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Abstract

Abstract BACKGROUND While the positive relationship between urinary sodium excretion and blood pressure (BP) is well established for middle-aged to elderly individuals using office BP, data are limited for younger individuals and ambulatory BP measurements. METHODS Our analysis included 2,899 individuals aged 18 to 90 years from 2 population-based studies (GAPP, Swiss Kidney Project on Genes in Hypertension [SKIPOGH]). Participants with prevalent cardiovascular disease, diabetes, or on BP-lowering treatment were excluded. In SKIPOGH, 24-hour urinary sodium excretion was used as a measure of sodium intake, while in GAPP it was calculated from fasting morning urinary samples using the Kawasaki formula. Multivariable linear regression models were used to assess the relationships of 24-hour urinary salt excretion with office and ambulatory BP measurements. RESULTS Mean age, ambulatory BP, sodium excretion, and estimated glomerular filtration rate in GAPP and SKIPOGH were 35 and 44 years, 123/78 and 118/77 mm Hg, 4.2 and 3.3 g/d, and 110 and 99 ml/min/1.73 m2, respectively. A weak linear association was observed between 24-hour ambulatory systolic BP and urinary sodium excretion (β (95% confidence interval [CI]) per 1 g increase in sodium excretion (0.33 % (0.09; 0.57); P = 0.008). No significant relationships were observed for 24-hour ambulatory diastolic BP (β (95% CI) (0.13 % (−0.15; 0.40) P = 0.37). When repeating the analyses in different age groups, all BP indices appeared to have stronger relationships in the older age groups (>40 years). CONCLUSIONS In these large cohorts of healthy adults, urinary sodium excretion was only weakly associated with systolic 24-hour ambulatory BP. blood pressure, epidemiology, 24-hour ambulatory blood pressure, hypertension, Kawasaki, office blood pressure, urinary salt excretion With hypertension affecting approximately 1 billion people worldwide and being a major cause for death, myocardial infarction, congestive heart failure, stroke, and renal disease, knowledge about factors modifying this disease are crucial.1–4 Large population-based studies have shown that salt intake is a strong determinant of hypertension.5–8 Therefore, current guidelines by the WHO recommend a low salt intake of less than 6 g of salt per day for the entire population.9 However, little data exists for applying these recommendations to younger, healthy individuals. In addition, limited evidence exists for the relationship between ambulatory blood pressure (BP) monitoring and urinary sodium excretion.10–15 Knowledge on these factors is important for at least 2 reasons. First, 24-hour ambulatory BP measurements (24-h ABPM) correlate better with cardiovascular outcomes than conventional office BP.16–19 Second, it is currently unknown whether the same salt intake cutoffs should be applied to the entire population, independent of age or baseline sodium consumption. To our knowledge, there are no large studies investigating the relationship of sodium excretion and ambulatory BP in a younger and healthy population. In order to address this knowledge gap, we assessed this relationship in 2 large and well-characterized cohorts. METHODS GAPP Study participants. The genetic and phenotypic determinants of BP and other cardiovascular risk factors (GAPP) study is a population-based cohort in the Principality of Liechtenstein. The recruitment period started in June 2010 and all inhabitants aged between 25 and 41 years were invited to participate. Main exclusion criteria were prevalent diabetes, a body mass index (BMI) >35 kg/m2 or prevalent cardiovascular disease. Participants were mainly of Caucasian origin. Complete details about design and methodology, including all exclusion criteria have been published previously.20 Informed consent was obtained from each participant. The local ethics committee approved the study protocol. BP measurements. Conventional BP was obtained by 3 consecutive measurements after at least 5 minutes of rest using a validated oscillometric device (Microlife BP3AG1, Microlife AG, Switzerland). The mean of the second and third BP measurement were used for all analyses. 24-H ABPM was performed using a validated automatic device (BR-102 plus, Schiller AG, Switzerland). BP was obtained every 15 minutes from 07.30 to 22.00 and every 30 minutes during the remainder. If participants had less than 80% of valid BP measurements, ABPM was repeated if possible. Daytime and nighttime BP were defined according to individually completed diaries. Individuals with less than 10 valid daytime or less than 5 valid nighttime measurements were considered to have insufficient ABPM and were excluded from the analysis. Sodium excretion. A morning fasting urine sample was used to estimate 24-h urinary sodium excretion using the Kawasaki formula.21 A recent study showed that this formula was the most valid and least biased method of estimating 24-h sodium excretion from single morning fasting urine.22 Assessment of other study variables. Standardized questionnaires were used to gather information on personal characteristics and medical background including education, smoking and alcohol, and fruit/vegetable consumption. Education was divided into 3 groups (high/middle/low). Alcohol consumption was divided into drinkers and nondrinkers. Fruit and vegetable consumption was divided into more than 5 portions per day or less. Smoking was divided into 3 groups (current/past/never). Weight and height were directly measured using standardized devices. BMI was calculated as body weight in kilograms divided by body height in meters squared. Blood sampling. Fasting venous blood samples were obtained from every participant by venipuncture. Creatinine, low-density lipoproteins, and high-density lipoproteins cholesterol were measured using standard methods and estimated glomerular filtration rate calculated using the Chronic Kidney Disease Epidemiology Collaboration (CKD-EPI) formula.23 SKIPOGH Study population and design. The Swiss Kidney Project on Genes in Hypertension (SKIPOGH) study is a multicenter family-based population study initiated in 2009 to explore the genetic and environmental determinants of BP.24 Study participants were recruited in the cantons of Bern and Geneva and the city of Lausanne. Recruitment began in December 2009 and ended in April 2013. Inclusion criteria were: (i) written informed consent, (ii) minimum age of 18 years, (iii) Caucasian origin, and (iv) at least one, and preferably 3, first-degree family members also willing to participate. At the end of the recruitment period, the study population included 1,128 participants from 271 distinct family pedigrees. Of the individuals asked to participate in Bern, Geneva, and Lausanne, 21%, 22%, and 20% agreed, respectively. The SKIPOGH study was approved by the ethical committees of Lausanne University Hospital, Geneva University Hospital, and the University Hospital of Bern. BP and sodium excretion measurements. BP was measured with a nonmercury auscultatory sphygmomanometer (A&D UM-101, A&D Company, Ltd., Toshima Ku, Tokyo, Japan) that has passed the International Protocol for validation of BP measuring devices of the European Society of Hypertension (ESH). BP was measured after 10 minutes of rest in the sitting position in each arm. Subsequently, 5 consecutive BP measurements were taken on the side with the highest BP. In this study, each subject’s office BP was defined as the mean of the last 4 office BP readings. 24-Hour APBM was measured using a validated Diasys Integra device (Novacor, Rueil-Malmaison, France) that has fulfilled the validation criteria set forth by the British Hypertension Society and Association for the Advancement of Medical Instrumentation (AAMI) protocols. Measurements were taken every 15 minutes during the day, and every 30 minutes during the night (from 10 pm to 7 am). Participants were included in the analyses if they had at least 10 systolic BP (SBP) and diastolic BP (DBP) measurements during the day and at least 5 readings during the night, in accordance with ESH recommendations. Day and night periods were obtained from participants’ diaries over the 24-h period. Mean 24-h BP readings were subsequently calculated using the valid daytime and nighttime measurements. Participants were asked to collect a 24-h urine sample for the measurement of urine volume and sodium excretion. Participants with incomplete collections as previously defined were excluded.24 Assessment of other study variables. Participants filled in a standardized questionnaire at home. The questionnaire focused on a variety of issues including lifestyle habits as well as medical and drug history. Education was divided into 3 groups (high/middle/low). Alcohol consumption was divided into drinkers and nondrinkers. Fruit and vegetable consumption was divided into more than 5 portions per day or less. Smoking was divided into 3 groups (current/past/never). The CKD-EPI formula was used to calculate the estimated glomerular filtration rate. Body weight and height were measured using precision electronic scales (Seca, Hamburg, Germany). Blood venous samples were drawn after an overnight fast. Serum high-density lipoproteins, low-density lipoproteins, and creatinine were measured by standard clinical laboratory methods. Merging of the data sets. To increase the similarity between the 2 cohorts, we applied the key GAPP exclusion criteria to the SKIPOGH cohort. Namely, we excluded SKIPOGH individuals with a BMI >35 kg/m2, treated for hypertension, with any known cardiovascular disease, with current intake of antidiabetic drugs or insulin, current pregnancy, with known obstructive sleep apnea syndrome, with daily intake of nonsteroidal anti-inflammatory drugs, regular intake of steroids, or suffering of cancer. A total of 885 individuals were left. In GAPP, of 2,135 participants, complete covariate data were available for 2,091 (98%) participants for office BP, and 1,993 participants (93.3%) for ambulatory BP. In SKIPOGH, of 885 participants, complete covariate data were available for 808 (91.3%) participants for office BP and 761 (86%) for ambulatory BP. Statistical analysis Baseline characteristics were stratified by the individual cohorts. The association between urinary sodium excretion and BP measurements (ambulatory/office and systolic/diastolic) was investigated for GAPP and SKIPOGH separately using a 2-step procedure. In the first step, we explored whether a linear association was present. Multivariable linear regression analyses were used to model the relationship of each BP measurement with urinary sodium excretion. All models were adjusted for age, gender, BMI, smoking, fruit and vegetable consumption (to reflect potassium intake), low-density lipoproteins and high-density lipoproteins cholesterol, education, alcohol intake, estimated glomerular filtration rate (to reflect kidney function), and 24-h creatinine excretion (to reflect quality of urine collection). In SKIPOGH, the urinary volume and center were also added as covariates, and a random effect for family was taken into account. Once separate models were constructed for each cohort, the association between urinary sodium excretion and each BP outcome were pooled across cohorts using a fixed-effect meta-analysis method.25 We evaluated the assumptions underlying linear regression modeling and found a slight to moderate skewness of the residuals. BP was log transformed subsequently to optimize the distribution of the residuals. Multivariable linear regression analyses were repeated with awake and sleep BP using the same variables mentioned above. To assess a possible age-dependent effect, participants were divided into 3 subgroups (20–30 years of age, >30–40 years of age, and >40–50 years of age) and the same models were constructed in each subgroup separately. A P value of <0.05 was predefined to indicate statistical significance. Additionally, as an alternative approach to a fixed-effect meta-analysis method a likelihood ratio test was used to assess a linear relationship. To assess whether a nonlinear relationship was present between sodium excretion and BP, a piece-wise (2 segments) linear association model was created and the Akaike Information Criterion was used to select the most plausible model for our data. Details are described in the Supplementary Methods. R version 3.2.2 was used for all statistical analyses. RESULTS Baseline characteristics of the 2,093 participants in GAPP and 810 in SKIPOGH stratified by study cohort are shown in Table 1. Individuals in GAPP were younger, had a better kidney function, and a higher mean sodium excretion (4.17 g) compared to individuals in SKIPOGH (3.27 g). SBP was higher in GAPP (24-h BP 123 mm Hg; office BP 120 mm Hg) compared to SKIPOGH (24-h BP 118 mm Hg; office BP 114 mm Hg). DBP was also higher in GAPP (24-h BP 78 mm Hg; office 78 mm Hg) compared to SKIPOGH (24-h BP 77 mm Hg; office 75 mm Hg). Table 1. Baseline characteristics divided by study group   GAPP, n = 2,093  SKIPOGH, n = 810  P value  24-Hour sodium excretion, g  4.17 (1.31)  3.27 (1.36)  <0.001  24-Hour systolic BP, mm Hg  123 (11)  118 (14)  <0.001  24-Hour diastolic BP, mm Hg  78 (8)  77 (8)  0.003  Office systolic BP, mm Hg  120 (13)  114 (15)  <0.001  Office diastolic BP, mm Hg  78 (9)  75 (9)  <0.001  Awake systolic aBP, mm Hg  127 (12)  122 (14)  <0.001  Awake diastolic aBP, mm Hg  82 (8)  80 (9)  <0.001  Sleep systolic aBP, mm Hg  109 (11)  106 (14)  <0.001  Sleep diastolic aBP, mm Hg  66 (8)  68 (8)  <0.001  Age, years  35.4 (5.2)  43.7 (16.1)  <0.001  Female sex  1,126 (54)  447 (54)  1  Education      0.034   Low  163 (8)  87 (11)     Middle  1,142 (54)  420 (51)     High  788 (38)  315 (38)    eGFR (CKD-EPI-formula)  110 (12)  99 (17)  <0.001  Any alcohol consumption  1080 (52)  522 (64)  <0.001  BMI, kg/m2  24.5 (3.7)  24.0 (3.6)  0.002  Fruit/vegetable consumption (≥5 portions/day)  412 (20)  259 (32)  <0.001  LDL, mmol/l  3 (0.9)  3.1 (0.9)  <0.001  HDL, mmol/l  1.5 (0.4)  1.5 (0.4)  0.36   Never  1,148 (55)  379 (47)  <0.001  Smoking   Former  489 (23)  320 (39)     Current  456 (22)  111 (14)    Urinary creatinine, mmol  13.8 (4.2)  12.8 (4.0)  <0.001    GAPP, n = 2,093  SKIPOGH, n = 810  P value  24-Hour sodium excretion, g  4.17 (1.31)  3.27 (1.36)  <0.001  24-Hour systolic BP, mm Hg  123 (11)  118 (14)  <0.001  24-Hour diastolic BP, mm Hg  78 (8)  77 (8)  0.003  Office systolic BP, mm Hg  120 (13)  114 (15)  <0.001  Office diastolic BP, mm Hg  78 (9)  75 (9)  <0.001  Awake systolic aBP, mm Hg  127 (12)  122 (14)  <0.001  Awake diastolic aBP, mm Hg  82 (8)  80 (9)  <0.001  Sleep systolic aBP, mm Hg  109 (11)  106 (14)  <0.001  Sleep diastolic aBP, mm Hg  66 (8)  68 (8)  <0.001  Age, years  35.4 (5.2)  43.7 (16.1)  <0.001  Female sex  1,126 (54)  447 (54)  1  Education      0.034   Low  163 (8)  87 (11)     Middle  1,142 (54)  420 (51)     High  788 (38)  315 (38)    eGFR (CKD-EPI-formula)  110 (12)  99 (17)  <0.001  Any alcohol consumption  1080 (52)  522 (64)  <0.001  BMI, kg/m2  24.5 (3.7)  24.0 (3.6)  0.002  Fruit/vegetable consumption (≥5 portions/day)  412 (20)  259 (32)  <0.001  LDL, mmol/l  3 (0.9)  3.1 (0.9)  <0.001  HDL, mmol/l  1.5 (0.4)  1.5 (0.4)  0.36   Never  1,148 (55)  379 (47)  <0.001  Smoking   Former  489 (23)  320 (39)     Current  456 (22)  111 (14)    Urinary creatinine, mmol  13.8 (4.2)  12.8 (4.0)  <0.001  Data are mean (SD) or number (percentage). Abbreviations: aBP, ambulatory BP; BMI, body mass index; BP, blood pressure; CKD-EPI, Chronic Kidney Disease Epidemiology Collaboration; eGFR, estimated glomerular filtration rate; HDL, high-density lipoprotein; LDL, low-density lipoprotein; SKIPOGH, Swiss Kidney Project on Genes in Hypertension. View Large Table 1. Baseline characteristics divided by study group   GAPP, n = 2,093  SKIPOGH, n = 810  P value  24-Hour sodium excretion, g  4.17 (1.31)  3.27 (1.36)  <0.001  24-Hour systolic BP, mm Hg  123 (11)  118 (14)  <0.001  24-Hour diastolic BP, mm Hg  78 (8)  77 (8)  0.003  Office systolic BP, mm Hg  120 (13)  114 (15)  <0.001  Office diastolic BP, mm Hg  78 (9)  75 (9)  <0.001  Awake systolic aBP, mm Hg  127 (12)  122 (14)  <0.001  Awake diastolic aBP, mm Hg  82 (8)  80 (9)  <0.001  Sleep systolic aBP, mm Hg  109 (11)  106 (14)  <0.001  Sleep diastolic aBP, mm Hg  66 (8)  68 (8)  <0.001  Age, years  35.4 (5.2)  43.7 (16.1)  <0.001  Female sex  1,126 (54)  447 (54)  1  Education      0.034   Low  163 (8)  87 (11)     Middle  1,142 (54)  420 (51)     High  788 (38)  315 (38)    eGFR (CKD-EPI-formula)  110 (12)  99 (17)  <0.001  Any alcohol consumption  1080 (52)  522 (64)  <0.001  BMI, kg/m2  24.5 (3.7)  24.0 (3.6)  0.002  Fruit/vegetable consumption (≥5 portions/day)  412 (20)  259 (32)  <0.001  LDL, mmol/l  3 (0.9)  3.1 (0.9)  <0.001  HDL, mmol/l  1.5 (0.4)  1.5 (0.4)  0.36   Never  1,148 (55)  379 (47)  <0.001  Smoking   Former  489 (23)  320 (39)     Current  456 (22)  111 (14)    Urinary creatinine, mmol  13.8 (4.2)  12.8 (4.0)  <0.001    GAPP, n = 2,093  SKIPOGH, n = 810  P value  24-Hour sodium excretion, g  4.17 (1.31)  3.27 (1.36)  <0.001  24-Hour systolic BP, mm Hg  123 (11)  118 (14)  <0.001  24-Hour diastolic BP, mm Hg  78 (8)  77 (8)  0.003  Office systolic BP, mm Hg  120 (13)  114 (15)  <0.001  Office diastolic BP, mm Hg  78 (9)  75 (9)  <0.001  Awake systolic aBP, mm Hg  127 (12)  122 (14)  <0.001  Awake diastolic aBP, mm Hg  82 (8)  80 (9)  <0.001  Sleep systolic aBP, mm Hg  109 (11)  106 (14)  <0.001  Sleep diastolic aBP, mm Hg  66 (8)  68 (8)  <0.001  Age, years  35.4 (5.2)  43.7 (16.1)  <0.001  Female sex  1,126 (54)  447 (54)  1  Education      0.034   Low  163 (8)  87 (11)     Middle  1,142 (54)  420 (51)     High  788 (38)  315 (38)    eGFR (CKD-EPI-formula)  110 (12)  99 (17)  <0.001  Any alcohol consumption  1080 (52)  522 (64)  <0.001  BMI, kg/m2  24.5 (3.7)  24.0 (3.6)  0.002  Fruit/vegetable consumption (≥5 portions/day)  412 (20)  259 (32)  <0.001  LDL, mmol/l  3 (0.9)  3.1 (0.9)  <0.001  HDL, mmol/l  1.5 (0.4)  1.5 (0.4)  0.36   Never  1,148 (55)  379 (47)  <0.001  Smoking   Former  489 (23)  320 (39)     Current  456 (22)  111 (14)    Urinary creatinine, mmol  13.8 (4.2)  12.8 (4.0)  <0.001  Data are mean (SD) or number (percentage). Abbreviations: aBP, ambulatory BP; BMI, body mass index; BP, blood pressure; CKD-EPI, Chronic Kidney Disease Epidemiology Collaboration; eGFR, estimated glomerular filtration rate; HDL, high-density lipoprotein; LDL, low-density lipoprotein; SKIPOGH, Swiss Kidney Project on Genes in Hypertension. View Large Associations between sodium excretion and BP outcomes as pooled and cohort-wise β coefficients (95% confidence interval [CI]) per 1 g increase in sodium excretion are shown in Figure 1. Pooled β coefficients (95% CI) were 0.33 (0.09; 0.57) (P = 0.008) for 24-h SBP, 0.52 (0.24; 0.79) (P = 0.0002) for office SBP, 0.13 (−0.15; 0.40) (P = 0.34) for 24-h DBP and 0.20 (−0.11; 0.51) (P = 0.21) for office DBP. There was a significant interaction of age and sodium excretion with 24-h DBP (P = 0.002) and office DBP (P = 0.006). There was a trend with 24-h SBP (P = 0.09). Figure 1. View largeDownload slide Multivariable linear regression analysis for the association of sodium excretion with log-transformed BP outcomes. β corresponds to the % BP difference per 1 g of sodium excretion. As an example, an office systolic BP of 100 mm Hg would correspond to a 0.52 mm Hg increase per 1 g of sodium excretion. β refers to the corresponding regression coefficient in a multivariable model including age, sex, BMI, smoking (current/former/never), fruit and vegetable consumption (more or less than 5 portions/day), LDL, HDL, eGFR, urinary creatinine, education (high/middle/low), alcohol (yes/no). Cohort-wise betas are drawn with gray squares and pooled estimated with gray diamond. The size of the square is related to the weigh that study/cohort has on the pooled estimate. Ambulatory BP: n = 1,993 (GAPP); n = 761 (SKIPOGH). Office BP: n = 2,091 (GAPP); n = 808 (SKIPOGH). Abbreviations: BMI, body mass index; BP, blood pressure; CI, confidence interval; eGFR, estimated glomerular filtration rate; HDL, high-density lipoprotein; LDL, low-density lipoprotein; SKIPOGH, Swiss Kidney Project on Genes in Hypertension. Figure 1. View largeDownload slide Multivariable linear regression analysis for the association of sodium excretion with log-transformed BP outcomes. β corresponds to the % BP difference per 1 g of sodium excretion. As an example, an office systolic BP of 100 mm Hg would correspond to a 0.52 mm Hg increase per 1 g of sodium excretion. β refers to the corresponding regression coefficient in a multivariable model including age, sex, BMI, smoking (current/former/never), fruit and vegetable consumption (more or less than 5 portions/day), LDL, HDL, eGFR, urinary creatinine, education (high/middle/low), alcohol (yes/no). Cohort-wise betas are drawn with gray squares and pooled estimated with gray diamond. The size of the square is related to the weigh that study/cohort has on the pooled estimate. Ambulatory BP: n = 1,993 (GAPP); n = 761 (SKIPOGH). Office BP: n = 2,091 (GAPP); n = 808 (SKIPOGH). Abbreviations: BMI, body mass index; BP, blood pressure; CI, confidence interval; eGFR, estimated glomerular filtration rate; HDL, high-density lipoprotein; LDL, low-density lipoprotein; SKIPOGH, Swiss Kidney Project on Genes in Hypertension. Association between sodium excretion and BP outcomes across 3 different age strata are shown in Figure 2. Pooled coefficients (95% CI) for 24-h SBP increased from 0.28 (−0.23; 0.80) (P = 0.28) in the youngest group to 0.63 (0.14; 1.12) (P = 0.01) in the oldest group. Office SBP increased from 0.42 (−0.09; 0.94) (P = 0.11) in the youngest group to 0.71 (0.13; 1.29) (P = 0.02) in the oldest group. 24-H DBP remained nonsignificant in all subgroups. Office DBP increased from 0.19 (−0.43; 0.81) (P = 0.55) in the youngest group to 0.98 (0.31; 1.65) (P = 0.004) in the oldest group. Figure 2. View largeDownload slide (a) Ambulatory BP: n = 406 (GAPP); n = 205 (SKIPOGH). Office BP: n = 436 (GAPP); n = 214 (SKIPOGH). (b) Ambulatory BP: n = 1,028 (GAPP); n = 135 (SKIPOGH). Office BP: n = 1,074 (GAPP); n = 120 (SKIPOGH). (c) Ambulatory BP: n = 559 (GAPP); n = 147 (SKIPOGH). Office BP: n = 581 (GAPP); n = 158 (SKIPOGH). Multivariable linear regression analysis for the association of sodium excretion with log-transformed BP outcomes in individuals between 20–30, 30–40, and 40–50 years of age. β corresponds to the % BP difference per 1 g of sodium excretion. As an example, an office systolic BP of 100 mm Hg in a population aged 30–40 years would correspond to a 0.45 mm Hg increase per 1 g of sodium excretion. β refers to the corresponding regression coefficient in a multivariable model including age, sex, BMI, smoking (current/former/never), fruit and vegetable consumption (more or less than 5 portions/day), LDL, HDL, eGFR, urinary creatinine, education (high/middle/low), alcohol (yes/no). Cohort-wise betas are drawn with gray squares and pooled estimated with gray diamond. The size of the square is related to the weigh that study/cohort has on the pooled estimate. Abbreviations: BMI, body mass index; BP, blood pressure; CI, confidence interval; eGFR, estimated glomerular filtration rate; HDL, high-density lipoprotein; LDL, low-density lipoprotein; SKIPOGH, Swiss Kidney Project on Genes in Hypertension. Figure 2. View largeDownload slide (a) Ambulatory BP: n = 406 (GAPP); n = 205 (SKIPOGH). Office BP: n = 436 (GAPP); n = 214 (SKIPOGH). (b) Ambulatory BP: n = 1,028 (GAPP); n = 135 (SKIPOGH). Office BP: n = 1,074 (GAPP); n = 120 (SKIPOGH). (c) Ambulatory BP: n = 559 (GAPP); n = 147 (SKIPOGH). Office BP: n = 581 (GAPP); n = 158 (SKIPOGH). Multivariable linear regression analysis for the association of sodium excretion with log-transformed BP outcomes in individuals between 20–30, 30–40, and 40–50 years of age. β corresponds to the % BP difference per 1 g of sodium excretion. As an example, an office systolic BP of 100 mm Hg in a population aged 30–40 years would correspond to a 0.45 mm Hg increase per 1 g of sodium excretion. β refers to the corresponding regression coefficient in a multivariable model including age, sex, BMI, smoking (current/former/never), fruit and vegetable consumption (more or less than 5 portions/day), LDL, HDL, eGFR, urinary creatinine, education (high/middle/low), alcohol (yes/no). Cohort-wise betas are drawn with gray squares and pooled estimated with gray diamond. The size of the square is related to the weigh that study/cohort has on the pooled estimate. Abbreviations: BMI, body mass index; BP, blood pressure; CI, confidence interval; eGFR, estimated glomerular filtration rate; HDL, high-density lipoprotein; LDL, low-density lipoprotein; SKIPOGH, Swiss Kidney Project on Genes in Hypertension. For the association between sodium excretion and awake BP, as shown in Figure 3, pooled coefficients (95% CI) where 0.36 (0.11; 0.61) (P = 0.005) for systolic and 0.16 (−0.13; 0.45) (P = 0.27) for DBP. Pooled coefficients (95% CI) for sleep BP were 0.39 (0.09; 0.68) (P = 0.01) for systolic and 0.23 (−0.11; 0.56) (P = 0.19) for DBP. There was a significant relationship between awake and sleep SBP only. The odds ratio for hypertension combined across cohorts was not significant as reported in the Supplementary Results. Figure 3. View largeDownload slide Multivariable linear regression analysis for the association of sodium excretion with awake and sleep blood pressure measures. β corresponds to the % BP difference per 1 g of sodium excretion. As an example, sleep ambulatory systolic BP of 100 mm Hg would correspond to 0.39 mm Hg increase per 1 g of sodium excretion. β refers to the corresponding regression coefficient in a multivariable model including age, sex, BMI, smoking (current/former/never), fruit and vegetable consumption (more or less than 5 portions/day), LDL, HDL, eGFR, urinary creatinine, education (high/middle/low), alcohol (yes/no). Cohort-wise betas are drawn with gray squares and pooled estimated with gray diamond. The size of the square is related to the weigh that study/cohort has on the pooled estimate. Abbreviations: BMI, body mass index; BP, blood pressure; CI, confidence interval; eGFR, estimated glomerular filtration rate; HDL, high-density lipoprotein; LDL, low-density lipoprotein. Figure 3. View largeDownload slide Multivariable linear regression analysis for the association of sodium excretion with awake and sleep blood pressure measures. β corresponds to the % BP difference per 1 g of sodium excretion. As an example, sleep ambulatory systolic BP of 100 mm Hg would correspond to 0.39 mm Hg increase per 1 g of sodium excretion. β refers to the corresponding regression coefficient in a multivariable model including age, sex, BMI, smoking (current/former/never), fruit and vegetable consumption (more or less than 5 portions/day), LDL, HDL, eGFR, urinary creatinine, education (high/middle/low), alcohol (yes/no). Cohort-wise betas are drawn with gray squares and pooled estimated with gray diamond. The size of the square is related to the weigh that study/cohort has on the pooled estimate. Abbreviations: BMI, body mass index; BP, blood pressure; CI, confidence interval; eGFR, estimated glomerular filtration rate; HDL, high-density lipoprotein; LDL, low-density lipoprotein. For ambulatory and office SBP, the likelihood ratio tests were significant with a chi-squared (χ2) value of 13.5 (P = 0.009) and 19.4 (P = 0.0007), respectively, showing the presence of a linear relationship. For ambulatory and office DBP, the likelihood ratio test was nonsignificant, similar to the fixed-effect meta-analysis method. Using the Akaike Information Criterion, there was no strong evidence for a nonlinear relationship between sodium excretion and any BP indices in our data as can be seen in the Supplementary Results. DISCUSSION In this large sample of healthy individuals from the general population, we found a weak but statistically significant relationship between urinary sodium excretion and ambulatory systolic 24-h BP. A weak but statistically significant association was also found between sodium excretion and systolic office BP. DBP was not associated with sodium excretion. This study extends previous findings between sodium excretion and BP to young and middle-aged individuals and suggests that reductions in salt consumption might only lead to small BP changes in this population. Furthermore, our data did not confirm prior evidence suggesting a nonlinear relationship between BP and 24-h sodium excretion.26 For 1 g increment of sodium excretion (i.e., 2.5 g of sodium chloride), we found a small but significant increase in ambulatory SBP of 0.33%. Although the relationship between office SBP and sodium excretion was somewhat stronger, the overall relationship was still weak (0.52% increase for every 1 g increment in sodium excretion). In comparison, effect sizes for systolic office BP increase in PURE, INTERSALT, and a large meta-analysis of observational studies was 1.46 mm Hg, 0.94 mm Hg, and 1.6 mm Hg per 1 g increments of sodium excretion, respectively.5,6,26 Differences in age and kidney function might explain the observed differences across cohorts. For example, the average age in the PURE study at baseline was 51 years compared to 35 years in GAPP and 44 years in SKIPOGH.26 Even in PURE, the relationship between BP and sodium excretion was significantly weaker among individuals under the age of 45 years, hinting toward an age-dependent effect.26 Our results suggesting a stronger relationship among individuals aged 40–50 years compared to those aged 20–30 years provide further evidence of an age-dependent difference and extend these findings to a large cohort with available 24-h ambulatory BP measurements. Ambulatory and office BP produced similar results in our population. Younger individuals have slightly lower office BP compared to ambulatory BP, while this difference is inverted and augmented in the elderly.27 Further studies are needed to see whether salt consumption may be implicated in these findings. Kidney function probably plays an important role in this context as it decreases with age and has an important influence on sodium excretion and BP.28 Persons in our study had a normal estimated glomerular filtration rate. This variable was not universally used in previous studies.5,6,26 These studies also included individuals reporting hypertension as well as taking antihypertensive medication, like angiotensin-converting-enzyme-inhibitors and diuretics which may have a significant effect on sodium excretion.29,30 Currently, the WHO recommends an intake of no more than 2.3 g of sodium per day.9 The mean sodium excretion in GAPP and SKIPOGH were substantially higher. Interventional trials such as dietary approaches to stop hypertension have shown that by changing dietary patterns, while maintaining low sodium intake of about 3 g/d, a significant BP reduction was achieved.31 It remains unclear to what degree sodium and age played a role in these results. Furthermore, the current WHO recommendations make no distinction between age groups or comorbidities. As mentioned above, data from previous studies as well as our study hint toward an age-dependent effect. Additionally, the WHO does not account for salt sensitivity in their recommendations. Our results suggest that lowering salt consumption in young and healthy adults might only have a small effect on BP, and it is currently unknown whether this strategy has an effect on hard cardiovascular endpoints particularly in this population stratum. While the effects of dietary sodium intake on BP and subsequent cardiovascular outcomes have been widely mentioned and extensively published, it is important to note that dietary sodium has a much wider range of effects on the body which also play an important role in cardiovascular outcomes. These effect include glomerular injury, cardiac hypertrophy, diastolic dysfunction, endothelial dysfunction, fibrosis in the blood vessels, and changes in the plasma concentration of renin, aldosterone, adrenaline, noradrenaline, and triglycerides.32–35 Whether estimating 24-h sodium excretion from fasting urinary samples is accurate remains controversial as is the use of the Kawasaki formula.22,36 It is therefore important to highlight that despite the different methods used to calculate 24-h urinary excretion across the 2 cohorts, the estimated relationships with BP were very similar independent of the methodology used to quantify sodium excretion. We excluded individuals with hypertension, diabetes, and a BMI >35 kg/m2. In the general population of Liechtenstein and Switzerland, in the age range of 15–34 year olds, prevalence for hypertension and diabetes were 4.2% and <1%, respectively. In the age range of 35–49 year olds, the prevalence rose to 7.1% and 1.8%, respectively. Obesity, defined as a BMI at or above 30 kg/m2 was present in around 10% of the population, however, having a higher prevalence in the elderly.37 We therefore believe that our population sample is a good reflection of the general young adult population, being slightly healthier than average in Liechtenstein and Switzerland. Strengths and Limitations Major strengths of this study include the population-based study design with a large number of well-characterized young and healthy participants resulting in a homogenous sample, including the availability of 24-h ambulatory BP. Potential limitations include the fact that we performed a cross-sectional analysis which does not allow to draw causal inferences or to assess the directionality of the observed effects. Therefore, our results may not necessarily reflect effects seen in an interventional study. Nonetheless, our findings are consistent with the very modest BP differences that have been observed in other studies despite substantial sodium intake differences. Furthermore, residual confounding can be an issue in every observational study. Also, the great majority of enrolled individuals were Caucasian and the generalizability of our results to other population groups is uncertain. Finally, potassium intake is also associated with BP but was not available in all participants. While previous studies in hypertensive individuals have shown that 24-h ABPM can potentially be used to assess salt sensitivity risk groups,38 it is unclear whether this interesting concept can be applied to our population. In conclusion, 24-h sodium excretion was weakly but significantly associated with both systolic 24-h ambulatory BP and office BP in 2 large cohorts of young and healthy individuals. In order to validate our results and to assess the population impact of reducing sodium intake, adequately powered randomized trials will be needed to show the potential beneficial effect on BP and whether age specific recommendations are needed. SUPPLEMENTARY MATERIALS Supplementary data are available at American Journal of Hypertension online. DISCLOSURE The authors declared no conflict of interest. ACKNOWLEDGMENT The GAPP study was supported by the Liechtenstein Government, the Swiss National Science Foundation, the Swiss Heart Foundation, the Swiss Society of Hypertension, the University of Basel, the University Hospital Basel, the Hanela Foundation, Schiller AG, and Novartis. Stefanie Aeschbacher was supported by a grant of the University of Basel. 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American Journal of HypertensionOxford University Press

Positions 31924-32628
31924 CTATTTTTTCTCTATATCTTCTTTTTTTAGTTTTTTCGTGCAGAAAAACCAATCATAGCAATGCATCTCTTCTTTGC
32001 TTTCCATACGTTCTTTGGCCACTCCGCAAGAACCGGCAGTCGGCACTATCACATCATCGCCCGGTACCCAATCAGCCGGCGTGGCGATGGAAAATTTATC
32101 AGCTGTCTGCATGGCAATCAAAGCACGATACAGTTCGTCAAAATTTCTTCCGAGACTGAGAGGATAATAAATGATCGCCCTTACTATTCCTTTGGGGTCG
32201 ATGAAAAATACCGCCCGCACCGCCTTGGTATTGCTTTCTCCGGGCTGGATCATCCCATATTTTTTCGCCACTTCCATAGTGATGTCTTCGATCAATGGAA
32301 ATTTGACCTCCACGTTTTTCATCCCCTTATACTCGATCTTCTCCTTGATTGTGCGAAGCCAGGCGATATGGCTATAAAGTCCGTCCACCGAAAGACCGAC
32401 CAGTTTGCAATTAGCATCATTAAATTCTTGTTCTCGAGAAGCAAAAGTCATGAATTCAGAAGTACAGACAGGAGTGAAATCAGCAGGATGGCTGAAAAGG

Published: Feb 22, 2018